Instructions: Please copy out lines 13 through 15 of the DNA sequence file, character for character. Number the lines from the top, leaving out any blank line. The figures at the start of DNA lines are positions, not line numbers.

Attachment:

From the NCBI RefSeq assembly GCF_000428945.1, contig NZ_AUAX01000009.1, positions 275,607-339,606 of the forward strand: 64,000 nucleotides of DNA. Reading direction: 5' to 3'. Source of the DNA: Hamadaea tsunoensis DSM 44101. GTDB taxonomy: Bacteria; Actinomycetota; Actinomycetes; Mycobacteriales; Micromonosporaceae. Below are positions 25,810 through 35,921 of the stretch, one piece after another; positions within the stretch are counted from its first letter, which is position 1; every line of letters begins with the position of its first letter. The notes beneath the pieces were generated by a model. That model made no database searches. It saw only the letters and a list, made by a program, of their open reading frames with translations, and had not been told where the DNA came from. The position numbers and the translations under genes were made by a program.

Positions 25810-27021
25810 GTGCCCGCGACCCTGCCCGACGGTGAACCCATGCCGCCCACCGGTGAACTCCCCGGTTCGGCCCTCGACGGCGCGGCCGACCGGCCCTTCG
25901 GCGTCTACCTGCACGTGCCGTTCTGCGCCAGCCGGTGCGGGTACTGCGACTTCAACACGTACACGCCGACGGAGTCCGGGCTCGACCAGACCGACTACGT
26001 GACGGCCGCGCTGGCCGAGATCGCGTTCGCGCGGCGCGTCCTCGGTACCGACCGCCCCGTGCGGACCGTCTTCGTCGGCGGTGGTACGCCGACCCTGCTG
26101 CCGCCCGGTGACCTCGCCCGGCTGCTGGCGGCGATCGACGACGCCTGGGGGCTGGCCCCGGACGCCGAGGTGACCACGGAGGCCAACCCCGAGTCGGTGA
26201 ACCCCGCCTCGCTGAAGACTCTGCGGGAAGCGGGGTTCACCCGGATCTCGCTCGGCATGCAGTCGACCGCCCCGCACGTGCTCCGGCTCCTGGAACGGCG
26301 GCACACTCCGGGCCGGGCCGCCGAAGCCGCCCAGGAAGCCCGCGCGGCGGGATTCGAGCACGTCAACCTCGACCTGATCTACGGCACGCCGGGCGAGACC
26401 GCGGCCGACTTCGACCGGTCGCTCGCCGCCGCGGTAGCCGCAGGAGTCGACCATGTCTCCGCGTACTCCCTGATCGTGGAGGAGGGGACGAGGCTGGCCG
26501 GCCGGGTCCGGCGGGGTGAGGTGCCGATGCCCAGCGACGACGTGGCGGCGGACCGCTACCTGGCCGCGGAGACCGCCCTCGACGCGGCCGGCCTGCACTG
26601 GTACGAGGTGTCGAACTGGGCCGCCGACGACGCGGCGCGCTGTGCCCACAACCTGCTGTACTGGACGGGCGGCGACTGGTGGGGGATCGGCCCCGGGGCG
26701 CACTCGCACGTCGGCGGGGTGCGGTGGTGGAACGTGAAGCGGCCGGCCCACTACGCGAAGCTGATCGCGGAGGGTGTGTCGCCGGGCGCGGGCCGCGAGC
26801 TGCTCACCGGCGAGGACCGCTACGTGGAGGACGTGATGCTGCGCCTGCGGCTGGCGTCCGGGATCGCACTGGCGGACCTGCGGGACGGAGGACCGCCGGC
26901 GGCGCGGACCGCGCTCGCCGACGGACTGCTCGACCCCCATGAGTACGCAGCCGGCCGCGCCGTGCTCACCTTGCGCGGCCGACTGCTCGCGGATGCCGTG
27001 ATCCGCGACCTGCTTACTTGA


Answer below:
26801 TGCTCACCGGCGAGGACCGCTACGTGGAGGACGTGATGCTGCGCCTGCGGCTGGCGTCCGGGATCGCACTGGCGGACCTGCGGGACGGAGGACCGCCGGC
26901 GGCGCGGACCGCGCTCGCCGACGGACTGCTCGACCCCCATGAGTACGCAGCCGGCCGCGCCGTGCTCACCTTGCGCGGCCGACTGCTCGCGGATGCCGTG
27001 ATCCGCGACCTGCTTACTTGA